Edelman thinks that Blinkx does not acknowledge its adware revenues. He told me, “I don’t think we really know how Blinkx makes most of its money. We know the businesses Blinkx likes to talk about. But then my article points out that Blinkx is in the adware business too. You’d never know that from Blinkx’s web site or statements to investors.”
Edelman is concerned about Blinkx’s financial disclosure. He said, ”It seems to me that this omission in Blinkx’s financial statements is one key problem – failure to accurately characterize what Blinkx actually does, or how much of the business comes from the various components.”
He argues that Blinkx’s adware installation violates FTC standards. He noted, “The adware installation I demonstrated falls short of FTC’s unfair and deceptive standards for bundled advertising software – standards the FTC first articulated in a settlement with Zango, which Blinkx later acquired!”
Edelman defended his conduct. “My client requested that I research what Blinkx does and how. I insisted on the right to tell others, on my web site and otherwise. The client agreed to that. I was not obliged to do so. There’s nothing improper about this, and it’s entirely consistent with work I’ve done for many companies. Information is fundamentally non-rivalrous – I can tell other people what I’ve learned and the client still has the benefit of those learnings,” argued Edelman.
Edelman believes that Blinkx is attacking him and his client instead of commenting on the substance of his allegations. According to Edelman “What’s most notable, in my view, is that Blinkx tries to make this research about me personally and about my client, rather than discussing the serious allegations and compelling proof. I’d rather focus on substance. Tellingly, Blinkx has not denied the allegations in specificity.”
Edelman believes that Blinkx’s stock fell because his argument persuaded investors. Said Edelman, “I gather Blinkx’s stock dropped because investors saw my evidence and shared my concern that Blinkx’s business is less robust and less secure than they had previously thought.”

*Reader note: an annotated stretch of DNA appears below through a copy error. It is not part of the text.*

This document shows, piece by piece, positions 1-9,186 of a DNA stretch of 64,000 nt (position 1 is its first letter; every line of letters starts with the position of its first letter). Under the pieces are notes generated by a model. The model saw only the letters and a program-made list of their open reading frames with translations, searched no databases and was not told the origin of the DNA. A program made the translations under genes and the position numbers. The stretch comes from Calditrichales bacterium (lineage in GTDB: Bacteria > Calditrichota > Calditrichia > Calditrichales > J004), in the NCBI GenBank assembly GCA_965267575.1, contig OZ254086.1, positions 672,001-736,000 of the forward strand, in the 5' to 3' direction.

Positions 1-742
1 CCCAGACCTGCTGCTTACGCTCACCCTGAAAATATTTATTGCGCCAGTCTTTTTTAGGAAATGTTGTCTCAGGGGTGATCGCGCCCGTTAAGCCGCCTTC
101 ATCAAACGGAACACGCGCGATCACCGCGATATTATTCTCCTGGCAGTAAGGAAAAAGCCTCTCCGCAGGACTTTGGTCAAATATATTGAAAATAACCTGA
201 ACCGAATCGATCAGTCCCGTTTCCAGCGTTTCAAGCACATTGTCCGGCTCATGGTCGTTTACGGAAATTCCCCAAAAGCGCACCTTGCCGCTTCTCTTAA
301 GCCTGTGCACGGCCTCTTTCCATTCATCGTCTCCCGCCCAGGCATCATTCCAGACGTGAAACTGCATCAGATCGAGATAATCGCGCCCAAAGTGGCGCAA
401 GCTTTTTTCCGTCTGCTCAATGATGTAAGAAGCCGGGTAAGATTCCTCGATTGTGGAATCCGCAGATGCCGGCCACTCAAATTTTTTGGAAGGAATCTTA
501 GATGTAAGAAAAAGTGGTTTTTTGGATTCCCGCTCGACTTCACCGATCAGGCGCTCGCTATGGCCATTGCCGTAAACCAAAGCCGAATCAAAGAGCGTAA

Edelman thinks that Autonomy and Blinkx’s share a failure to be completely forthright about their businesses. Explained Edelman, “I’m not an expert on the prior Autonomy practices that led to HP’s litigation. But there is a fundamental similarity – being less than forthright about what a company does, how, and with what financial results.”
And he believes that Blinkx’s stock should move on what he sees as shaky merits. “Nonetheless, I think Blinkx deserves to rise or fall on its own merits, not the prior businesses of some managers or even its founder. Problem is, Blinkx’s merits are themselves looking pretty shaky,” concluded Edelman.
What happened here? I would guess that Edelman’s client is a hedge fund that got together with some others to short its stock before he posted his blog. Statistics from British financial regulators suggest that “several hedge funds had built sizable [short] minority stakes in Blinkx” before January 30, according to the New York Times .
I’d guess that Blinkx’s share price was overwhelmed by the power of those short sellers. And if Edelman is right that there is nothing improper in what he did — I would like him to at least disclose whether his client is a hedge fund — those hedge funds may have identified a way to beat the market: Hire Edelman to research nefarious online marketing practices of relatively-thinly-traded public companies and short their shares before Edelman publishes his findings.
Meanwhile, Blinkx’s off-the-record responses to Edelman’s substantive questions about its business model and reporting strike me as somewhat vague. Will British regulators investigate further?